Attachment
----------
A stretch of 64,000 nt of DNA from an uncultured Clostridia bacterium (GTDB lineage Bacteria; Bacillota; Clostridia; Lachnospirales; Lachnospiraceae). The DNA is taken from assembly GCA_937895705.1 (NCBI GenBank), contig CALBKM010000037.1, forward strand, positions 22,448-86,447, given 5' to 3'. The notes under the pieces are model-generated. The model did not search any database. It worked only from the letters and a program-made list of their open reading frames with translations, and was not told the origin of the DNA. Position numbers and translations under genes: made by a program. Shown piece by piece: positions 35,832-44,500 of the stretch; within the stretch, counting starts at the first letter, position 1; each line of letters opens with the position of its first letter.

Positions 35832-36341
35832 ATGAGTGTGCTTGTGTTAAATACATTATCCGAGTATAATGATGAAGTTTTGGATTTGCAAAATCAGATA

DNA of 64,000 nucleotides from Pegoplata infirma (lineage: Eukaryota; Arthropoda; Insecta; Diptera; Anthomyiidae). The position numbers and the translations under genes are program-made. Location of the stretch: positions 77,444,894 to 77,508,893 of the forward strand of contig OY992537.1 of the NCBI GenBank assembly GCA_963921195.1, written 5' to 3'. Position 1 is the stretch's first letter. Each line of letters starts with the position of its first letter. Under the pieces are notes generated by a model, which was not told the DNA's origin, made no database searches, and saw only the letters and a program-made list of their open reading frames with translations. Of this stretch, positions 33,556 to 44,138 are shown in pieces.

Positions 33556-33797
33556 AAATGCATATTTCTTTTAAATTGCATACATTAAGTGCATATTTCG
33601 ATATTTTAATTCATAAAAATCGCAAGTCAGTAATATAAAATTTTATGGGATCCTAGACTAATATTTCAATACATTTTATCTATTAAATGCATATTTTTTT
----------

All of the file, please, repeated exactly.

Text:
A stretch of 64,000 nt of DNA from an uncultured Clostridia bacterium (GTDB lineage Bacteria; Bacillota; Clostridia; Lachnospirales; Lachnospiraceae). The DNA is taken from assembly GCA_937895705.1 (NCBI GenBank), contig CALBKM010000037.1, forward strand, positions 22,448-86,447, given 5' to 3'. The notes under the pieces are model-generated. The model did not search any database. It worked only from the letters and a program-made list of their open reading frames with translations, and was not told the origin of the DNA. Position numbers and translations under genes: made by a program. Shown piece by piece: positions 35,832-44,500 of the stretch; within the stretch, counting starts at the first letter, position 1; each line of letters opens with the position of its first letter.

Positions 35832-36341
35832 ATGAGTGTGCTTGTGTTAAATACATTATCCGAGTATAATGATGAAGTTTTGGATTTGCAAAATCAGATA

DNA of 64,000 nucleotides from Pegoplata infirma (lineage: Eukaryota; Arthropoda; Insecta; Diptera; Anthomyiidae). The position numbers and the translations under genes are program-made. Location of the stretch: positions 77,444,894 to 77,508,893 of the forward strand of contig OY992537.1 of the NCBI GenBank assembly GCA_963921195.1, written 5' to 3'. Position 1 is the stretch's first letter. Each line of letters starts with the position of its first letter. Under the pieces are notes generated by a model, which was not told the DNA's origin, made no database searches, and saw only the letters and a program-made list of their open reading frames with translations. Of this stretch, positions 33,556 to 44,138 are shown in pieces.

Positions 33556-33797
33556 AAATGCATATTTCTTTTAAATTGCATACATTAAGTGCATATTTCG
33601 ATATTTTAATTCATAAAAATCGCAAGTCAGTAATATAAAATTTTATGGGATCCTAGACTAATATTTCAATACATTTTATCTATTAAATGCATATTTTTTT